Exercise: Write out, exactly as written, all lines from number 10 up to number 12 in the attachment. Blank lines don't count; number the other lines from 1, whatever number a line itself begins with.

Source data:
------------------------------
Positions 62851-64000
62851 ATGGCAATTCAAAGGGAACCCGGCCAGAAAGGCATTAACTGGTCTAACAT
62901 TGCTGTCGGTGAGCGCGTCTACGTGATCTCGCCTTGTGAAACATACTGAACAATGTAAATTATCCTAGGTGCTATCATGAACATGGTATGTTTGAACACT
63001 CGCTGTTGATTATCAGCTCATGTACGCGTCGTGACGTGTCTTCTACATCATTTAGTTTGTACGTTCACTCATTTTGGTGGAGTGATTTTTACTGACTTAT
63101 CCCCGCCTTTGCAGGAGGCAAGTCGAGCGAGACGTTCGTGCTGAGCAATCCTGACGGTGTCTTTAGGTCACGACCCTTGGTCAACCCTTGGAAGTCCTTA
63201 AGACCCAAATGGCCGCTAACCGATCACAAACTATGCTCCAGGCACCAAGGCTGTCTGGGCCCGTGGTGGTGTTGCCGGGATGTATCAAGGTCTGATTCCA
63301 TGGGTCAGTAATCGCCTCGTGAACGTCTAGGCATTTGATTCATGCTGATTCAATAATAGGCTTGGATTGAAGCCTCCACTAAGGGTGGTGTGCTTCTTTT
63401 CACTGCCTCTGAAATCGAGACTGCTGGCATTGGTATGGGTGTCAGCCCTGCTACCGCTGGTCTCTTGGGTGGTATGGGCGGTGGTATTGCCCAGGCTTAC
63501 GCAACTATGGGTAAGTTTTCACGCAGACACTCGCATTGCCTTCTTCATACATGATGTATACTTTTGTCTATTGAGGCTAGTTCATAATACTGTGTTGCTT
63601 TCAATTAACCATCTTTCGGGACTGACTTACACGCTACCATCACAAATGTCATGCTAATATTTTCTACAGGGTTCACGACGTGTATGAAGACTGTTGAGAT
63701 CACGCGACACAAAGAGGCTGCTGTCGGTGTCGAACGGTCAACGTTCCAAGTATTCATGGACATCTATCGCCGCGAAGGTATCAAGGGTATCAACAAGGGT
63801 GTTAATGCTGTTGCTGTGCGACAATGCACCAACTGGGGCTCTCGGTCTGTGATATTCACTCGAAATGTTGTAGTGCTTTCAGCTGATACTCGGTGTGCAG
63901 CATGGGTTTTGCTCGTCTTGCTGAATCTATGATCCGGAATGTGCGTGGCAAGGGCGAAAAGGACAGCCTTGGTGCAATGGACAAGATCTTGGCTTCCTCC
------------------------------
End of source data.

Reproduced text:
63601 TCAATTAACCATCTTTCGGGACTGACTTACACGCTACCATCACAAATGTCATGCTAATATTTTCTACAGGGTTCACGACGTGTATGAAGACTGTTGAGAT
63701 CACGCGACACAAAGAGGCTGCTGTCGGTGTCGAACGGTCAACGTTCCAAGTATTCATGGACATCTATCGCCGCGAAGGTATCAAGGGTATCAACAAGGGT
63801 GTTAATGCTGTTGCTGTGCGACAATGCACCAACTGGGGCTCTCGGTCTGTGATATTCACTCGAAATGTTGTAGTGCTTTCAGCTGATACTCGGTGTGCAG